Final Georgetown ANC Redistricting Proposal Submitted to Council Subcommittee
Commissioner Tom Birch released his proposal for new boundaries and an additional single member district for Georgetown Thursday.
Commissioner Tom Birch issued his proposal for advisory neighborhood commission redistricting for Georgetown's ANC2E Thursday. He adjusted the proposal offered by the Georgetown redistricting task force's co-chairs, creating single member districts that were more closely in line with the ideal size of 2,000 residents per.
In so doing, several Georgetown University dorms that would have been moved to student representation will now remain in non-student SMDs. Students have the option of running for ANC in any SMD, however, traditionally they have held one or two seats that represented majority-student populations.
"Originally the thinking was this was what the students wanted —to feel represented by students— and so we grouped the students into two SMDs one of which is brand new," explained task force co-chair Ron Lewis.
But student outcry over the exceptionally high number of students —2,581 students concentrated in two SMDs— compelled Birch to reconsider the plan put forth by the co-chairs.
Each ANC is comprised of a series of single member districts, which should be made up of about 2,000 people.
The redistricting statute allows for a relative deviation of plus or minus five percent (100 persons) from the "ideal" single member district population, and for an overall deviation range of up to 10% from the smallest to the largest single member district.
They pushed for a third student SMD, bringing the total number to nine in ANC2E. This proposal failed to garner enough votes within the task force.
"Their numbers didn’t justify" a third SMD, said Lewis.
"Tom (Birch) wisely realized that if the numbers looked too high for the on-campus students compared with some lower numbers off-campus for other single member districts...then that gap should be narrowed," explained Commissioner Lewis.
So do the new numbers address at least some of the concerns raised by students?
"I would say that the fact that the plan is now legal or at least closer to legal than the previous plan was and in that respect it is an improvement," said ANC Commissioner and Georgetown University student Jake Sticka.
But the numbers are "not ideal" he added, pointing to one district that will include approximately 2,300 students, making it one of the largest SMDs in D.C.
"These numbers from a legal standpoint are better. But from a representational and principal respect, they still still don't really give students a fair voice in ANC2E" said Sticka.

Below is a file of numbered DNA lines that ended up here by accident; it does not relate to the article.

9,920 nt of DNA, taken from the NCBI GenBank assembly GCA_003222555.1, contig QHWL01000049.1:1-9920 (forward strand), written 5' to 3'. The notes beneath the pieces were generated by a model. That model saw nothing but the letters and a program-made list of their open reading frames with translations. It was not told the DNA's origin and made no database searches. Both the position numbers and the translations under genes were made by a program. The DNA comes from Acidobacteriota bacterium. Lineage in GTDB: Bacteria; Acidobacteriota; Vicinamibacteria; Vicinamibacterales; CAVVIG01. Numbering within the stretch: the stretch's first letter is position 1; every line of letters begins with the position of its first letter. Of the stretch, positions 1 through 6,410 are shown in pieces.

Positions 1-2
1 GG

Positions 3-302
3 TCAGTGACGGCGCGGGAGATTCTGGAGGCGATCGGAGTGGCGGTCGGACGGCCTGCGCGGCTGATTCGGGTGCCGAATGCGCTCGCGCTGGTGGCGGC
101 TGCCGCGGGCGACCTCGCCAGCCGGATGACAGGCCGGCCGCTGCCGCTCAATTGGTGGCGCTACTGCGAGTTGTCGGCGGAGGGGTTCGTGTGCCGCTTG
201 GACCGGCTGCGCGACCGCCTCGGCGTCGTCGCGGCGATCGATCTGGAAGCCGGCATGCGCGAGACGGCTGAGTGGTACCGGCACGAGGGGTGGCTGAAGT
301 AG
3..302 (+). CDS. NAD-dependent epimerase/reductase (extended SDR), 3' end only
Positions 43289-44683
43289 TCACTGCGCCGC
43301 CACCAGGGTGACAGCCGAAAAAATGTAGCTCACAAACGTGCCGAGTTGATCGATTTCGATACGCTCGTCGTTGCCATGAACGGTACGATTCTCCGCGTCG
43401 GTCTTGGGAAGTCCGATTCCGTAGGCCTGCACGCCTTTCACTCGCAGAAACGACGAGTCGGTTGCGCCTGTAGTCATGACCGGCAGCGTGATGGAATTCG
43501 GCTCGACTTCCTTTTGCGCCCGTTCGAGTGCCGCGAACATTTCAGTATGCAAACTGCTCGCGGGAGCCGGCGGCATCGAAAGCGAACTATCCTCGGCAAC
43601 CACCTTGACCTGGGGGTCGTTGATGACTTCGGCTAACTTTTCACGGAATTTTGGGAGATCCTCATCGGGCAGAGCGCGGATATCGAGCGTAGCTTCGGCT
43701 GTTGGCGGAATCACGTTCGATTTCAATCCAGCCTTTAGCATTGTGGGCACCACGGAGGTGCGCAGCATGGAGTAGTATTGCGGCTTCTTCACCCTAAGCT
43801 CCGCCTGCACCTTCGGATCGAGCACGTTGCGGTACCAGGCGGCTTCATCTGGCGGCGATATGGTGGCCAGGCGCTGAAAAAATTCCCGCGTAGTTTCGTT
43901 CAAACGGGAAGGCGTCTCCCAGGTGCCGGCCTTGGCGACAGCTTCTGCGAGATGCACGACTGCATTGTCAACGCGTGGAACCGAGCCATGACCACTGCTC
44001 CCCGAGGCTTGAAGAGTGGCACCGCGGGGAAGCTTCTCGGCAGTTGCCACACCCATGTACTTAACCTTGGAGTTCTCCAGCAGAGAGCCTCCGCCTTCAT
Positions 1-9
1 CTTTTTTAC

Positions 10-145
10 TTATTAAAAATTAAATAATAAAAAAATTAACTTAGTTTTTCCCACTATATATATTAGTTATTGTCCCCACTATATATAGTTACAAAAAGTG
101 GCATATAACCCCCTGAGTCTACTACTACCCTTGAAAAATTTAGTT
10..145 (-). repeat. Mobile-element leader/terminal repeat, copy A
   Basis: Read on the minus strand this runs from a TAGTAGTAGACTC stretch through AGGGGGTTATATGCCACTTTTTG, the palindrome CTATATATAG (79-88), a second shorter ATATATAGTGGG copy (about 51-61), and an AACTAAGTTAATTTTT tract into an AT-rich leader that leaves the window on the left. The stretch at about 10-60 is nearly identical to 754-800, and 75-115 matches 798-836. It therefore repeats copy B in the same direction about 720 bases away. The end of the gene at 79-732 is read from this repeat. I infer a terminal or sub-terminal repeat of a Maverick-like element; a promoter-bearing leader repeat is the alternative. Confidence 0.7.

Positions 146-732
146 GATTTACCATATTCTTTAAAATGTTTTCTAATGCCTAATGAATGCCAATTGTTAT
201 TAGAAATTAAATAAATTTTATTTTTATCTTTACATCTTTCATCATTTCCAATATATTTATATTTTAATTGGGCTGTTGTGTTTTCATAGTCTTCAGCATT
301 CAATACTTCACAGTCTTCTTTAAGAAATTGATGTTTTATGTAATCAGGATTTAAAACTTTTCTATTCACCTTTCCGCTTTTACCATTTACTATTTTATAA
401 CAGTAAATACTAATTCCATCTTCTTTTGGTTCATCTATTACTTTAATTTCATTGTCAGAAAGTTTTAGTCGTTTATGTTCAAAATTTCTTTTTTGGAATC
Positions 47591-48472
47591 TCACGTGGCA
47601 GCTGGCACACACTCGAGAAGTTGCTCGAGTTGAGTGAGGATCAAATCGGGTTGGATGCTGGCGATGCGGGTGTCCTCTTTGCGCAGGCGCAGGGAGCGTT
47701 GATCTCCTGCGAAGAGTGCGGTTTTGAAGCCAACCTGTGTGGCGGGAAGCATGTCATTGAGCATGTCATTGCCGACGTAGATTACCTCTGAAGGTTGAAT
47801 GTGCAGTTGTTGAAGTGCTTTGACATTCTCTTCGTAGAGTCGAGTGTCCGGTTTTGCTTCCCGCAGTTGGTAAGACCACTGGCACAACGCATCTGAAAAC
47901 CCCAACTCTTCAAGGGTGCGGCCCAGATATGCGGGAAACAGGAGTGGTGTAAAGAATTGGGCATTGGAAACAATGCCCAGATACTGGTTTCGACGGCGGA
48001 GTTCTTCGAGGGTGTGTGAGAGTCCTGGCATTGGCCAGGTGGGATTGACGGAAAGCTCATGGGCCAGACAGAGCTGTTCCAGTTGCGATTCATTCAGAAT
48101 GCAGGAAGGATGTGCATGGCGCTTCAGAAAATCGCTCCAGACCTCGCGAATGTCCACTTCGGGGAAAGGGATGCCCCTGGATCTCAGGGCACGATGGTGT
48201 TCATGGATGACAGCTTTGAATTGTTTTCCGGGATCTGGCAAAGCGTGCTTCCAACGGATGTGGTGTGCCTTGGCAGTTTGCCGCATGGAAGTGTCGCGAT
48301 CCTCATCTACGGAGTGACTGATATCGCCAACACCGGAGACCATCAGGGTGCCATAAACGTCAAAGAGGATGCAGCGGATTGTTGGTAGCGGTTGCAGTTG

Lewis said that the other commissioners and non-students on the task force had not expected the students to object to their plan because they thought it achieved the goal of students being represented by people like them.
"But they complained so often and so loudly that Tom (Birch) did something that we didn’t think was in the students' best interest... to keep dorms in residential SMDs" to meet the legal requirements, explained Lewis. That is, they could have student representation of students or meet the legal requirements, but not both.
"I disagree with the premise that you can’t achieve legal representation and more fair representation," responded Sticka. "I think that the compromise plan I would have offered would have achieved both of those goals."
Since the co-chairs submitted their plan to Birch, Sticka, a junior at Georgetown, offered what he termed a compromise option between student demands and the co-chairs' plan.
"Just by calling it a compromise didn’t make it one," said Lewis. "He wanted to gerrymander to guarantee a student commissioner...It was all PR. It was in no sense a compromise."
Sticka disagreed flatly. He argued that his plan would in no way guarantee a third student commissioner, but would merely create a competitive district where a student might have a chance to win the seat.
"A competitive election might not be something Lewis would like to see in ANC2E," added Sticka.
The plan will now go before the District Council subcommittee on redistricting for review. The Council will vote on the plans for the entire District. Next fall, District residents, who may or may not be in a different SMD, will vote for their chosen commissioner.